Agencies’ budgets for extramural research are wavering amid increasing requirements to set aside funding for small business tech and innovation programs.
The percentage of funding agencies must put toward the Small Business Innovation Research and Small Business Technology Transfer programs continues to increase annually while overall budget increases are minimal, hurting their ability to fund research and development in other areas, officials said in a House Research and Technology subcommittee hearing Thursday.
The SBIR and STTR programs are authorized for another year under a 2011 legislation. A proposed House reauthorization bill would continue to increase the set-aside percentage every year.
Leaders from the National Science Foundation, the National Institutes of Health and the Energy Department appealed to subcommittee members to consider making the set-aside percentages for the programs static in the proposed bill and increase the overall extramural research budgets to grow the programs instead.
The annual increase in the set-aside percentages have impacted core research project funding at NSF, said Dr. Pramod Khargonekar, assistant director for the directorate of engineering at NSF.
“We do not see annual increases in the set-asides for these programs as justified, especially at the cost of others, when the overall budget of the agency is flat,” Khargonekar said in his prepared statement.
Officials from the agencies represented at the hearing said increasing the overall extramural research and development budget would alleviate problems if set-aside rates were kept at the fiscal year 2017 levels.
Rep. Katherine Clark, D-Mass., agreed with the idea: “I think we need to increase the pie, not reallocate the slices.”
Many large companies in cybersecurity, IT and biomedical research — like Symantec and Qualcomm — received SBIR funding in their early years.
Officials and subcommittee members also touched on the issue of using the programs to support more women and minorities in research.
The SBIR and STTR programs are meant to encourage women, minorities and those in economically or socially disadvantaged situations to do research and develop small businesses.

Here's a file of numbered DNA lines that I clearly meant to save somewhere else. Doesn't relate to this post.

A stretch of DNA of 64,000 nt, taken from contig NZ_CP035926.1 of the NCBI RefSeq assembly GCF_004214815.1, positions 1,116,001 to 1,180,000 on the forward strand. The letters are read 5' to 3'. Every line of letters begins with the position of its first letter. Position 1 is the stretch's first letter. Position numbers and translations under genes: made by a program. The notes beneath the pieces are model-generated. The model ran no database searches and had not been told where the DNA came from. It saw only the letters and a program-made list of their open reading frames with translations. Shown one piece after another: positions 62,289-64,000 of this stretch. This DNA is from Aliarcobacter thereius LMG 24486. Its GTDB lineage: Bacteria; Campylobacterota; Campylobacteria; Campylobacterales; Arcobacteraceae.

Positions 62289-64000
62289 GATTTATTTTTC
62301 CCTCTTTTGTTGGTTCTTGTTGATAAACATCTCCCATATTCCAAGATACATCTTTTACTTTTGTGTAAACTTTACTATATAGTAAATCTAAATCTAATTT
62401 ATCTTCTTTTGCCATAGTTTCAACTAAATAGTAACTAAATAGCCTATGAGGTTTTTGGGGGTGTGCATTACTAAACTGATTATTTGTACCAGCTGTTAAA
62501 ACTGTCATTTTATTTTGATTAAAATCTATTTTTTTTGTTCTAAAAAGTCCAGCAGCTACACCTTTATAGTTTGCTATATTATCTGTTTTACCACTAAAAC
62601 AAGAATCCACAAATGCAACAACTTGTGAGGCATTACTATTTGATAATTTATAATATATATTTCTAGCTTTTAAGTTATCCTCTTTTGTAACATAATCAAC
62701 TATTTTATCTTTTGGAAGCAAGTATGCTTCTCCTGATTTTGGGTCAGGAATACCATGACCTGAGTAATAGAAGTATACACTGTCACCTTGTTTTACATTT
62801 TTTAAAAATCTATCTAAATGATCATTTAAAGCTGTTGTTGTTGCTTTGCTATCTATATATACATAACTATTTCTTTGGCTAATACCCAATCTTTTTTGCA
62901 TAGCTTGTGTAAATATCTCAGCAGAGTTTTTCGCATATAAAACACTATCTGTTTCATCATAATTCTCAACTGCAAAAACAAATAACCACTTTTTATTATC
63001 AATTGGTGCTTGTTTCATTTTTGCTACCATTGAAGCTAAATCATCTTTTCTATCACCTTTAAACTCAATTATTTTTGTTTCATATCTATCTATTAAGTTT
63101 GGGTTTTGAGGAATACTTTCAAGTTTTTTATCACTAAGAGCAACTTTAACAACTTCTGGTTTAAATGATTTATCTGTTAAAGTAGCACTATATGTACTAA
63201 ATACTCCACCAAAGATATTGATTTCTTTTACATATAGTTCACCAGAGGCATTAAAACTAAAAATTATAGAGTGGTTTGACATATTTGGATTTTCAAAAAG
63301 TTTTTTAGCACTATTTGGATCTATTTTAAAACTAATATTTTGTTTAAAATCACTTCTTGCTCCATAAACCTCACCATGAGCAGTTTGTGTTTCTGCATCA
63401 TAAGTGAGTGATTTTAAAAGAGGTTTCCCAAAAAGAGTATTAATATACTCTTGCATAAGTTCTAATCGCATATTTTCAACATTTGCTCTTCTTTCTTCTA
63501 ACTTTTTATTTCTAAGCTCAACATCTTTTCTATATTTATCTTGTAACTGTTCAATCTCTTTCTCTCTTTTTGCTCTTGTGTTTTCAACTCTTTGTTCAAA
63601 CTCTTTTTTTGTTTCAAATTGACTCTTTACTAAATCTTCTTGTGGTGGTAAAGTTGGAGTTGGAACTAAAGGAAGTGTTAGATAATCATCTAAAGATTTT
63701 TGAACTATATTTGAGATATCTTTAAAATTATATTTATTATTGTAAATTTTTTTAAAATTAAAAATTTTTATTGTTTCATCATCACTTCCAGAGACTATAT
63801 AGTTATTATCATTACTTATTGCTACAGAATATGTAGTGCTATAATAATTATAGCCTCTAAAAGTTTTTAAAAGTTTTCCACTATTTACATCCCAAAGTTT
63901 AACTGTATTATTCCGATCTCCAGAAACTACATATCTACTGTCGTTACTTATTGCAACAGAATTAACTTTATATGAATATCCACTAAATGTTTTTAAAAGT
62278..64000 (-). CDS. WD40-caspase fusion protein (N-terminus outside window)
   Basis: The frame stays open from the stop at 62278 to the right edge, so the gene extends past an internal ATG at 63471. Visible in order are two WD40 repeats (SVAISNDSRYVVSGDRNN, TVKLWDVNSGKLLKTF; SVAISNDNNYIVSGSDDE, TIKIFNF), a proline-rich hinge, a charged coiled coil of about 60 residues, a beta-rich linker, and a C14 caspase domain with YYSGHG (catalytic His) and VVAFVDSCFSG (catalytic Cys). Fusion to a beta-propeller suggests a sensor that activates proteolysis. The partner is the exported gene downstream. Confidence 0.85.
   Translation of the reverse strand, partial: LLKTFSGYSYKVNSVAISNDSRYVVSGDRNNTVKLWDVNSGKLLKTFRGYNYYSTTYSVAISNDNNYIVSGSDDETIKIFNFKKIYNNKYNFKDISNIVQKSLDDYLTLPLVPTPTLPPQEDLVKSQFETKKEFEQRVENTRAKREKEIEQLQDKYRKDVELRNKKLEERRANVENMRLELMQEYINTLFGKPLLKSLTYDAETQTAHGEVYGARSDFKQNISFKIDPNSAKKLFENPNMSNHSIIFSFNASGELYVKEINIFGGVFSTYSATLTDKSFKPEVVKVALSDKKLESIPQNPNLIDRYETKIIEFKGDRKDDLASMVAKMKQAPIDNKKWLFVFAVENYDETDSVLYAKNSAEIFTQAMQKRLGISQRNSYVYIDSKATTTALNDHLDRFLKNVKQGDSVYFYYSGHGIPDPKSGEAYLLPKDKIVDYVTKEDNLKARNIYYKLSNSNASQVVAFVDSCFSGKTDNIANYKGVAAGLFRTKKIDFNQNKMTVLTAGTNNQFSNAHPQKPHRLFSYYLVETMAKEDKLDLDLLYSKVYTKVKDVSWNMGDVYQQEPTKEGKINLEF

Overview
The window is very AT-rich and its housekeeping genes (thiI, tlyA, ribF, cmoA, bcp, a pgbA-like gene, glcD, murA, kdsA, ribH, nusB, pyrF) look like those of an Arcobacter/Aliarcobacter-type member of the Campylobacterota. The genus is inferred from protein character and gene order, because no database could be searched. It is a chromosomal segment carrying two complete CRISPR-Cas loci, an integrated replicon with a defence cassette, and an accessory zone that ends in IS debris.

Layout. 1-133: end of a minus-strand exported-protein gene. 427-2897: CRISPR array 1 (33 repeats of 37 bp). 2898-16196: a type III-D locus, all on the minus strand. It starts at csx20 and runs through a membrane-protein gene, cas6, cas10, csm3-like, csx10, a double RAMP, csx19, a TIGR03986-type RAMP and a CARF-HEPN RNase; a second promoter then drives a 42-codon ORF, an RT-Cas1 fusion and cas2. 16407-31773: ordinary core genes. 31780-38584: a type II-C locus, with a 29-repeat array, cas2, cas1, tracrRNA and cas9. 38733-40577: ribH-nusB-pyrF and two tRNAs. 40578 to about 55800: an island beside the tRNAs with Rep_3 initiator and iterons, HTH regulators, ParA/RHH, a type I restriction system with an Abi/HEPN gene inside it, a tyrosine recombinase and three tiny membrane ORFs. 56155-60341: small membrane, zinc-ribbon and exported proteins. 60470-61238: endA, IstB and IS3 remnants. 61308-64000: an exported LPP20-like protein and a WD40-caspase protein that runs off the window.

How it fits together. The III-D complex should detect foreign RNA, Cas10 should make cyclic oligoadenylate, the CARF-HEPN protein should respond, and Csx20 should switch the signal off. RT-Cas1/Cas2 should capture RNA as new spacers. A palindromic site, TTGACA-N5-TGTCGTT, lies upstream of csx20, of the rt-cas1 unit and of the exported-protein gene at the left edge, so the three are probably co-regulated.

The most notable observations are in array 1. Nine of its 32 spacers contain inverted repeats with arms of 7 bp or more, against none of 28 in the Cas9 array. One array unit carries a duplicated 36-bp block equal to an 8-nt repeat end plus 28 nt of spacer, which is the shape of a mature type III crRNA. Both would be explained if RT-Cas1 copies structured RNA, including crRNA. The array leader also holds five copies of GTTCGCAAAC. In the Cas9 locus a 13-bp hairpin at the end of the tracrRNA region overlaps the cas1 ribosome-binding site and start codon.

Zyrobotics — founded in 2013 by a woman, Ayanna Howard — received SBIR funding, for example. The company creates products that help children with limited mobility use mobile devices and learn more about STEM.
But companies like Howard’s are more of the exception, not the rule.
“I’m concerned that a lot of that brainpower is not being utilized,” said Rep. Eddie Bernice Johnson, D-Texas.
In response, Khargonekar said “progress has been quite slow.”
NSF has been trying to improve diversity through initiatives like NSF Includes, which works on getting all sectors of society involved in STEM, Khargonekar said. He also said the NSF is using part of its administrative budget to do outreach to these sectors.
SBIR funding is normally divided into Phase I, Phase II and Phase III, but some agencies have started a Phase 0 program to encourage more innovation before companies are ready for Phase I. Officials said using the Phase 0 program allows the agencies to reach out to more women- and minority-owned businesses and help them in early stages.
“The Phase 0 programs are also an opportunity to bring in previously-disadvantaged groups into the fold and increase the likelihood of their success,” said Dr. Michael Lauer, deputy director for extramural research at NIH.
DOE’s Phase 0 Assistance Program even includes help with preparing a proposal and small business training. This program also tries to target states with fewer SBIR and STTR submissions to the DOE, and women and minority-owned businesses.
“It’s a huge challenge in the physical sciences,” said Dr. Patricia Dehmer, deputy director for science programs in DOE’s Office of Science.